have 70 and 78 out of every 100 families engaged in agriculture, while Leinster has only 59, and Ulster 60 ; and the two former provinces have 51 and 53 per cent. of the inhabitants occupying the very lowest class of house accommodation, while the numbers in Leinster and Ulster are only 35 and 33 per cent. respectively. The difference as respects education is equally great ; 64 per cent. of the male inhabitants of Connaught, over five years of age, being unable either to read or write, and the number in the other three provinces being 52 per cent. for Munster, 35 per cent. for Ulster, and 38 per cent. for Leinster. There appears to be a very close connexion between the amount of education and the quality of house accommodation. The greater number of early marriages in the western province is a feature worthy of particular notice, as is also the shorter average duration of human life. On the latter subject, the commissioners for taking the census make the following remarks :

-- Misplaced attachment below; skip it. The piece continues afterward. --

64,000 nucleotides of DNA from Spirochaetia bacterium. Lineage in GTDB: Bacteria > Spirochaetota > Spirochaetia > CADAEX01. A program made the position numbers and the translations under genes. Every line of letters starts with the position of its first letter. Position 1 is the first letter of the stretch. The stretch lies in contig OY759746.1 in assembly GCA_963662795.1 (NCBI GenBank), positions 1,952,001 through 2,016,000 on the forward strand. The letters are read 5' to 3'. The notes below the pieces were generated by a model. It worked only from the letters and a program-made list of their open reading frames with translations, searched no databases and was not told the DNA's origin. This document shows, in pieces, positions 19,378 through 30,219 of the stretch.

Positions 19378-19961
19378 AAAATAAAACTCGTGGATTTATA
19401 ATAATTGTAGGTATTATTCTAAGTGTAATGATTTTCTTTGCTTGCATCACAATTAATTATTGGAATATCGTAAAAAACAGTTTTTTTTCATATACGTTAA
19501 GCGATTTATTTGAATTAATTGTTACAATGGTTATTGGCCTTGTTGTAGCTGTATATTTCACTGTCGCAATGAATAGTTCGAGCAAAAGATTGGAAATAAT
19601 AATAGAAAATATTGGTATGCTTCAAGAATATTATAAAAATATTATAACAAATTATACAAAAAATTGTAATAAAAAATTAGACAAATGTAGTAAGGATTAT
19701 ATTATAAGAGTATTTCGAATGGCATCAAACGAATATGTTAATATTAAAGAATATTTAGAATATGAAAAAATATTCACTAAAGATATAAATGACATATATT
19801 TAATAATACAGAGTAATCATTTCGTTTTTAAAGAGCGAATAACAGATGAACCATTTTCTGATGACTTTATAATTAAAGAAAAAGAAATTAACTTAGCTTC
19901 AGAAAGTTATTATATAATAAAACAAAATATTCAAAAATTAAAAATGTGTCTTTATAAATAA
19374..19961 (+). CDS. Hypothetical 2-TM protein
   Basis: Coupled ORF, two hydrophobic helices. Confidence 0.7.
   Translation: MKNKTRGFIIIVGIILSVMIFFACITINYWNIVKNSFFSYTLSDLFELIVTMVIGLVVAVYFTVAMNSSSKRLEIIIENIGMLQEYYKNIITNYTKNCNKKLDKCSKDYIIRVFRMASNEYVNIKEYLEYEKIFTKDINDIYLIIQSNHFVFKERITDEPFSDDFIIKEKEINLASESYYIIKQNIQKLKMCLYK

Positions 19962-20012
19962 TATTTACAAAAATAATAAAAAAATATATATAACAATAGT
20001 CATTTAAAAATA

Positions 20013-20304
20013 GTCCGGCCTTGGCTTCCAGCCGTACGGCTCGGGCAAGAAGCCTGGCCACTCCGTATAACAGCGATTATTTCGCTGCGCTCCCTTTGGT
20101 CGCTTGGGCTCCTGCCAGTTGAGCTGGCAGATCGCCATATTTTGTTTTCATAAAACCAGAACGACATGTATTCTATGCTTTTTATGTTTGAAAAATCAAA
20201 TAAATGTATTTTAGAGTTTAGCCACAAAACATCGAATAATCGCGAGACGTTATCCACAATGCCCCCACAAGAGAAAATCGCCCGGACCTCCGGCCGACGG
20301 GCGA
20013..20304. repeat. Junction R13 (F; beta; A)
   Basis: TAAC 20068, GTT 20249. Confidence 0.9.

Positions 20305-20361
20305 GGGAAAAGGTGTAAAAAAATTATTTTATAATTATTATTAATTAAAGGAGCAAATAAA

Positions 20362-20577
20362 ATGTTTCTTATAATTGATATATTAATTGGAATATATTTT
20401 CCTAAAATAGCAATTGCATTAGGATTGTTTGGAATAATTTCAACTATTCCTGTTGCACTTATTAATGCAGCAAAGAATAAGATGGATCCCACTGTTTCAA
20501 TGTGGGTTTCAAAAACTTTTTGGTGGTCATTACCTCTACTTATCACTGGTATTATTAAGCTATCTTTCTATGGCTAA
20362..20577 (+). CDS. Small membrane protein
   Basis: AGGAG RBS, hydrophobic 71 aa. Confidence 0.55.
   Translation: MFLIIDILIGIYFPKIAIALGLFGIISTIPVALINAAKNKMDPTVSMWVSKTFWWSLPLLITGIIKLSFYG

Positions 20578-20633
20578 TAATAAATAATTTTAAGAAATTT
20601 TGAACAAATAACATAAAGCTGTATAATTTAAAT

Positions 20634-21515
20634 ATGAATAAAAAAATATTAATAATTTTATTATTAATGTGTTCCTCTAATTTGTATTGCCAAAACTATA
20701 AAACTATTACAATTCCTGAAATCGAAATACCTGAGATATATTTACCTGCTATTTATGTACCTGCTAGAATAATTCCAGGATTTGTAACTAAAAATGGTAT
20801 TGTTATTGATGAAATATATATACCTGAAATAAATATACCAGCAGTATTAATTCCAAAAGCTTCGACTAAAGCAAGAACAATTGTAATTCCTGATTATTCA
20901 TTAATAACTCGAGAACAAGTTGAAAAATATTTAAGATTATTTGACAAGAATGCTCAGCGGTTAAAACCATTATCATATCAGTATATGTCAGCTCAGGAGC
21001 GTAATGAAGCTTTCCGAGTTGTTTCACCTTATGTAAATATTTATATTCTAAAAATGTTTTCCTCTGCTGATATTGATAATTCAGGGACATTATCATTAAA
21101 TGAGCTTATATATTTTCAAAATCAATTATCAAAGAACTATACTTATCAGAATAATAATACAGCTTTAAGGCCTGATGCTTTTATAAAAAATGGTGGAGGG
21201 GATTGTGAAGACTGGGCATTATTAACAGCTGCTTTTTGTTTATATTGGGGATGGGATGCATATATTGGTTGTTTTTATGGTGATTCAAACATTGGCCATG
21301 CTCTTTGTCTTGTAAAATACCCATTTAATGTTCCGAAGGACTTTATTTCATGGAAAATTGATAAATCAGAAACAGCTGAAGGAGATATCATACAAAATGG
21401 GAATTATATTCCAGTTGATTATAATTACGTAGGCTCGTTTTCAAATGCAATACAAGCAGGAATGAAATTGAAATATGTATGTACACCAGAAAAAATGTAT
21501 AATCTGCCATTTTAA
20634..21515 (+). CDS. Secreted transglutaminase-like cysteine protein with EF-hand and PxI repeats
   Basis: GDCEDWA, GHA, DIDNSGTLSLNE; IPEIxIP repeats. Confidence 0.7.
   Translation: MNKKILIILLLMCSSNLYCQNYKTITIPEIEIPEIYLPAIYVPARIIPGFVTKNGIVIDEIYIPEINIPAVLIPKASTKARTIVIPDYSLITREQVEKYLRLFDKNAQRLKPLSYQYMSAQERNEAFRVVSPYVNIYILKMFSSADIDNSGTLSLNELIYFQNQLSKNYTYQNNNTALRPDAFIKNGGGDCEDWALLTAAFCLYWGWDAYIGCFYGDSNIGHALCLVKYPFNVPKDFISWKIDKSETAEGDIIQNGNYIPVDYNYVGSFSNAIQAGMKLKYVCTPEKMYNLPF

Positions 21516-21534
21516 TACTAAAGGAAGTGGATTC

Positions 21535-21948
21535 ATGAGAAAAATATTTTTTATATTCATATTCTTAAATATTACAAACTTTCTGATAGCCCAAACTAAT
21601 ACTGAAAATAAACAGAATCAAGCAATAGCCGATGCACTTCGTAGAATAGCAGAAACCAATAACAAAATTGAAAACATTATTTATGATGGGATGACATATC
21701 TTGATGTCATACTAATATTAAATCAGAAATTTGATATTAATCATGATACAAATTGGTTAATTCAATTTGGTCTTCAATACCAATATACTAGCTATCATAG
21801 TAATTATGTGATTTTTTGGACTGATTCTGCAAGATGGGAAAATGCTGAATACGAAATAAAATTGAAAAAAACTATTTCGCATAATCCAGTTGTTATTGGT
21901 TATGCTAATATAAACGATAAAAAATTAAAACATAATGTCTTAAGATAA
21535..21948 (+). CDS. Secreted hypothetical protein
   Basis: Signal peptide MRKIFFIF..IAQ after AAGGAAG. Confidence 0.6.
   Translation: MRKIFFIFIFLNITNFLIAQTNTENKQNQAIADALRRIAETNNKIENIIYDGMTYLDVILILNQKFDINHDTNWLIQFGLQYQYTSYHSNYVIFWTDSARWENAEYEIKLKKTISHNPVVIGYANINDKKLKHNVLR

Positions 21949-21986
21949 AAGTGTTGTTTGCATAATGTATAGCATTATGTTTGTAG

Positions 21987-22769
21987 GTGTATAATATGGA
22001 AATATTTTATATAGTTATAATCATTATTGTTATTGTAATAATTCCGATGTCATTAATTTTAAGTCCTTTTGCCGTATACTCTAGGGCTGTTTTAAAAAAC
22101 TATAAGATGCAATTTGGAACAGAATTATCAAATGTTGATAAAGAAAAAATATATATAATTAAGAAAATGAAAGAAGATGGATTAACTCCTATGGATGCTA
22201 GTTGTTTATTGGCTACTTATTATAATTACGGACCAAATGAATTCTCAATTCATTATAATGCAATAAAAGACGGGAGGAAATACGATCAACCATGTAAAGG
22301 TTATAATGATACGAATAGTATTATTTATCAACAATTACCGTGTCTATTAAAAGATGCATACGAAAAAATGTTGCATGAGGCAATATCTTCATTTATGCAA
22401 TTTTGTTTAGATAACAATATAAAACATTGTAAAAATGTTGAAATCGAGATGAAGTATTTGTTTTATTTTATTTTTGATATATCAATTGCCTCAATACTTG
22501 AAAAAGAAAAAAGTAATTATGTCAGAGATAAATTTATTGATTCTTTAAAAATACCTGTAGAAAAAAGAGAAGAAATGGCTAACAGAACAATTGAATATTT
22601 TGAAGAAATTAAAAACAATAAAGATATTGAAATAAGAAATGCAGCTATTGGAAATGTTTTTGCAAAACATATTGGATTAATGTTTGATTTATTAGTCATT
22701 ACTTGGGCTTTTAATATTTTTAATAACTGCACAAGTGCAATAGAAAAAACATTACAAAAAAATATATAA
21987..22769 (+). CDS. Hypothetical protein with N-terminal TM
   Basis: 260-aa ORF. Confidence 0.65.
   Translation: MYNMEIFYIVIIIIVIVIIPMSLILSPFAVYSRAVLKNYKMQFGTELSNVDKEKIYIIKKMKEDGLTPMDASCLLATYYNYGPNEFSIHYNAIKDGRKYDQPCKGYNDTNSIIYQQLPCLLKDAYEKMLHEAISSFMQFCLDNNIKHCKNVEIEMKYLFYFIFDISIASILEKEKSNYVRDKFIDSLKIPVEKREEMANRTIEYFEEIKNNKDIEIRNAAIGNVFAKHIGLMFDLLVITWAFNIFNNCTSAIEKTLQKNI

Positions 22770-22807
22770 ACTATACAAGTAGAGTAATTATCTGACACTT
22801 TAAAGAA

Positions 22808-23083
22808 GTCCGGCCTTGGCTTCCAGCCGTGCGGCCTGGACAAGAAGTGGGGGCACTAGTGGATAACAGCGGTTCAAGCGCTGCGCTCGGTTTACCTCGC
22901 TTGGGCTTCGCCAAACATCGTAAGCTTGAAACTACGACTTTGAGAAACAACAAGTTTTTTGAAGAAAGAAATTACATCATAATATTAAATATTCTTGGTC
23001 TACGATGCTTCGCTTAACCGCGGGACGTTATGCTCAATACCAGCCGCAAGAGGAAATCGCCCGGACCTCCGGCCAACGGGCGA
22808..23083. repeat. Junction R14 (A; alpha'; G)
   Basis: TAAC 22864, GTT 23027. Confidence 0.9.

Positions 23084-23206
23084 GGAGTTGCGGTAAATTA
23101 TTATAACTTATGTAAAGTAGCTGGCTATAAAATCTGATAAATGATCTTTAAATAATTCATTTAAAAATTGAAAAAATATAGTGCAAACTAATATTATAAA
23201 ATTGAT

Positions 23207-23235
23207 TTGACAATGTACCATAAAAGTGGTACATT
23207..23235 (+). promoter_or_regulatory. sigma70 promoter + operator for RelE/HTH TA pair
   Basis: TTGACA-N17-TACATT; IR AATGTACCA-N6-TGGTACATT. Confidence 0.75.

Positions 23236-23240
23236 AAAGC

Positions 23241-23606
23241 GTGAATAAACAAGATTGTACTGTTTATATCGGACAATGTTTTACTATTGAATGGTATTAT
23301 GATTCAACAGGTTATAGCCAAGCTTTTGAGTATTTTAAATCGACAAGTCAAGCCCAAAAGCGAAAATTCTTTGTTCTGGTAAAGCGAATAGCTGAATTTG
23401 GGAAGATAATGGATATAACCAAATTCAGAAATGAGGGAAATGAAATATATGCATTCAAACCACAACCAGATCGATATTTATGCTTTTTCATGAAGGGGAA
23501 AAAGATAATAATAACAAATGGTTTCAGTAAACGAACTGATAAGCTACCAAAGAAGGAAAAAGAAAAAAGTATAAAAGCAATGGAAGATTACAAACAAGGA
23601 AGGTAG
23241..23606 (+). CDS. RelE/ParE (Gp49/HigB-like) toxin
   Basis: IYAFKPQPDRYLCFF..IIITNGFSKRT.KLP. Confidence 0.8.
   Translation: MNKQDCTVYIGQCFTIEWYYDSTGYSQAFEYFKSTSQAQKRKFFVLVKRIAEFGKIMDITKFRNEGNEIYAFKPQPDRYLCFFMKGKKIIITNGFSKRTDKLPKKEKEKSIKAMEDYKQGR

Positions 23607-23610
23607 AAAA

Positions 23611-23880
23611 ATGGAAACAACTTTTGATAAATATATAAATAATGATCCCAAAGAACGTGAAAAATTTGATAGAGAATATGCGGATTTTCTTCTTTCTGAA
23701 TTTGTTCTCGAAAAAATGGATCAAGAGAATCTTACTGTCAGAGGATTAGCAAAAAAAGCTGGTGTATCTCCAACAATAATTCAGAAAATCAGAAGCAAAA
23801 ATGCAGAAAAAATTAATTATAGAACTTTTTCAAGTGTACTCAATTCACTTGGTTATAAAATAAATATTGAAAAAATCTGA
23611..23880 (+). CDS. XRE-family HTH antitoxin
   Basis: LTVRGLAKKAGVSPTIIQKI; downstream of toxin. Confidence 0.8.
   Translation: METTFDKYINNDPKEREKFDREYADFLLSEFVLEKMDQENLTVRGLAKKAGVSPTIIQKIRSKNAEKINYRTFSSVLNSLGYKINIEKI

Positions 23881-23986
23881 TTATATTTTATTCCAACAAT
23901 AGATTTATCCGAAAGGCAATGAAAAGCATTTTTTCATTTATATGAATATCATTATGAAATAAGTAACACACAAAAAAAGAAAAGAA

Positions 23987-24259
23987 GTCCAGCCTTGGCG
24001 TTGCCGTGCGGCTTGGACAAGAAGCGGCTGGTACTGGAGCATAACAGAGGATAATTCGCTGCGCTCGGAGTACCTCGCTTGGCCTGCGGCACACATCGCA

“The remarkable difference in the duration of life, “ in favor of Leinster and Ulster over Connaught " and Munster, is too striking to be overlooked. The “ latter are the most exclusively agricultural, and “ from the analogy of Great Britain should on that “account seem likely to present the longest, rather “ than the shortest, average duration of existence. “ We fear, however, that the very low state, as to

“ food and accommodation, of the rural population “ of these provinces, would be found, by a more " searching inquiry and comparison, to place them, “in a sanatary point of view, more nearly equal 6 with the crowded inhabitants of the western parts “ of England and Scotland, rather than the healthy “ rustics of the English and Scotch agricultural “ counties."*

• Par. Rep. 1843, vol. xxiv. p. 51.